One Up On Wall Street is a succinct, clear and highly entertaining guide to stock investing by Peter Lynch, the man Time magazine called "The # 1 Money Manager." This book is so well-written that the reader feels transported to Mr. Lynch's side as he spins stories from his own career that illustrate the most fundamental and sage truths about equity investing.
The book is based on an often misunderstood premise, namely that the common man has advantages over mutual funds when investing. Mr. Lynch points out that knowledge of products and services that people use in their daily lives can often lead to highly successful investments.
However, this approach has generally been oversimplified in the media to mean "buy what you know." That is not the extent of Mr. Lynch's message, and his book provides many cautions to those who invest without proper research. In fact at the outset the book provides a brief discussion of alternative investments to stocks. For one, Mr. Lynch suggests that the reader, "Invest in a house before you invest in a stock."
Being aware of a desirable product or service is often a useful reason to investigate a company, according to Mr. Lynch, but it is just the beginning of the process of picking a stock. One Up On Wall Street deals with many other important and essential aspects of researching stocks.
For example, the book goes to great length to help the reader put an accurate value on a stock so as to avoid buying at an overvalued price. It stresses the importance of evaluating the quality of a stock's earnings, the value of a company's assets, the risks of debt, the sustainability of growth, the benefits of monopolies, patents, and government protection.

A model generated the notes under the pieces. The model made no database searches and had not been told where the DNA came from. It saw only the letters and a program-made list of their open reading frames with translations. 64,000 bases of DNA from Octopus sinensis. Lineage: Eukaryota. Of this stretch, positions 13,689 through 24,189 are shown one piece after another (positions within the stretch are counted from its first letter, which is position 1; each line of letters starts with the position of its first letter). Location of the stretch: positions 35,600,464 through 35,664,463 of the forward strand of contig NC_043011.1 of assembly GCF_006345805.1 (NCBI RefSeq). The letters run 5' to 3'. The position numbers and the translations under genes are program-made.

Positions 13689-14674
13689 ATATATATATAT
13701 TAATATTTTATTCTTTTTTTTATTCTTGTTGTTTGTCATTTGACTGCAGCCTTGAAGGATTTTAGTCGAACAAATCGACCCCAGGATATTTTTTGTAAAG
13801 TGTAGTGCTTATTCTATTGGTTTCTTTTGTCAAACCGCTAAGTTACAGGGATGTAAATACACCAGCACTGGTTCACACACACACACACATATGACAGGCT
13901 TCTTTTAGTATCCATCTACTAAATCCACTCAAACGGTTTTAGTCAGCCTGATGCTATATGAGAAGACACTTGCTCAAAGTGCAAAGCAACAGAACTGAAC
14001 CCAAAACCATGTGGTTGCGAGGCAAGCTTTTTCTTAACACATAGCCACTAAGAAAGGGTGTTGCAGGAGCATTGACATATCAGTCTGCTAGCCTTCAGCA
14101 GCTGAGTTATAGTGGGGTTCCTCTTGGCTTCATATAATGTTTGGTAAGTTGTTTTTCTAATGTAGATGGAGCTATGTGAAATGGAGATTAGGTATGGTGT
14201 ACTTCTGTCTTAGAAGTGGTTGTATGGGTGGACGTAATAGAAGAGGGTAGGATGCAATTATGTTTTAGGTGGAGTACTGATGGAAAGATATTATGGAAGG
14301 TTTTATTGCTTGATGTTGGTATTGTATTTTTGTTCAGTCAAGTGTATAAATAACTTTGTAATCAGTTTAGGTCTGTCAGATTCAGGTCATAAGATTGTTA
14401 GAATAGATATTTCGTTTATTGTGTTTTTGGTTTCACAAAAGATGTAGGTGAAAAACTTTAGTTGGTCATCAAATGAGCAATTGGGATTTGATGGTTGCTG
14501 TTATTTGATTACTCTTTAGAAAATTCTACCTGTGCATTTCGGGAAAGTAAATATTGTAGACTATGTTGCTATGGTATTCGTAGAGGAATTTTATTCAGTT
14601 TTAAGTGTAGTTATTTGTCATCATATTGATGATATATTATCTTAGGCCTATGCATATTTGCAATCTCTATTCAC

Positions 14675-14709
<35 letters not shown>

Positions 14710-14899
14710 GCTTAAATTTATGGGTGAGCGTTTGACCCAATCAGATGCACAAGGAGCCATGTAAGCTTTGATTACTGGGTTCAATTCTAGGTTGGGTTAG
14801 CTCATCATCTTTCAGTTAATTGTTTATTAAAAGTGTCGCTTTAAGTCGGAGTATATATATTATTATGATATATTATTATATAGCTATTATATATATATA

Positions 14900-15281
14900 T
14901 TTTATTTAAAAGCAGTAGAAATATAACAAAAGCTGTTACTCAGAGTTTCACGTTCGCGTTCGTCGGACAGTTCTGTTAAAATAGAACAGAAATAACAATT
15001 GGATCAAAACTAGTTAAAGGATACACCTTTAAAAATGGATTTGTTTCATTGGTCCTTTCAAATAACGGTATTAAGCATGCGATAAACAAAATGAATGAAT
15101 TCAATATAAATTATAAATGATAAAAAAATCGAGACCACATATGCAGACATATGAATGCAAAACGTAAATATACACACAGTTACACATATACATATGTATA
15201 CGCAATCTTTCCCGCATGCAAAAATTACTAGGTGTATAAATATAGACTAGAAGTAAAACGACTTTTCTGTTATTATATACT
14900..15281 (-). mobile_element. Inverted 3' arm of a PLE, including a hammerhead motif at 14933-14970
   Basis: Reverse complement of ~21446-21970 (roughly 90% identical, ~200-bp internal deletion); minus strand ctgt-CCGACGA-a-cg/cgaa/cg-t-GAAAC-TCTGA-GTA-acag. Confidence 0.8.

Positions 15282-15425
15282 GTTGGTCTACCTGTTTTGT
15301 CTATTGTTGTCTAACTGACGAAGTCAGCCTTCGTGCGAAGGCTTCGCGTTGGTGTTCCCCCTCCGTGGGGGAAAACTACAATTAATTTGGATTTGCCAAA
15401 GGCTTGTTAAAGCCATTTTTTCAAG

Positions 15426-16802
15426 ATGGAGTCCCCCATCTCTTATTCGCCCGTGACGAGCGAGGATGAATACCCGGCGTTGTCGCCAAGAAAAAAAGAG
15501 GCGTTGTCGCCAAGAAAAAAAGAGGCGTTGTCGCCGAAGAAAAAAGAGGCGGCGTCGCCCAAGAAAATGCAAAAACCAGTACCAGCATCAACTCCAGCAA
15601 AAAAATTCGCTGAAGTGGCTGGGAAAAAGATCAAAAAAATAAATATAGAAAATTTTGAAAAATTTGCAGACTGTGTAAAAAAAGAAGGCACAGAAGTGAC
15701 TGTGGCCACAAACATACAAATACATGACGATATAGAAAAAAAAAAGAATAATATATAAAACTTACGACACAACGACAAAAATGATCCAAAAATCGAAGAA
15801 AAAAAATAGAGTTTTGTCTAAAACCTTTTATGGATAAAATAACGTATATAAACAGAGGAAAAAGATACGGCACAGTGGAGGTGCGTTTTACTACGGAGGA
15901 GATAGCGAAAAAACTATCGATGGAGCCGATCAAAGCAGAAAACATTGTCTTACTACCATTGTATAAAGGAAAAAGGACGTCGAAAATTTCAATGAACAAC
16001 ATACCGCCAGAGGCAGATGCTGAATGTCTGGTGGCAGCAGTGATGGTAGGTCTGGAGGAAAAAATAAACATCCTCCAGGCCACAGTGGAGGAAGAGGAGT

Mr. Lynch's book also stresses the importance of buying great companies that are undervalued or unappreciated as opposed to trying to time the market.
He points out the importance of a company's size relative to its competitors. He also educates the reader concerning six categories of stocks – slow growers, stalwarts, fast growers, cyclicals, asset plays, and turnarounds. For each category, he outlines the parameters that one uses to buy, monitor, and sell the stock.
The book makes good use of annotated charts and graphs to reinforce key points. The author also goes into detail concerning stock research and the use of references. Yet Mr. Lynch, who concentrated on history and philosophy in college, reassures the reader that equity investing requires no great mathematical aptitude or knowledge: "All the math you need in the stock market you get in fourth grade."
This book is disarmingly simple, yet it makes a useful reference and bears reading many times over. One caution however, is that this book's strategy is very time-consuming to implement. If one takes shortcuts, the risks of loss go up dramatically. Even when one applies these methods, the number of stocks in one's portfolio is many times smaller than in a mutual fund, and therefore, the risk is potentially greater.
Although Mr. Lynch did not make his fortune in index funds, and although they do not offer the spectacular gains that his methods can provide, perhaps a brief discussion of their advantages would benefit the average investor.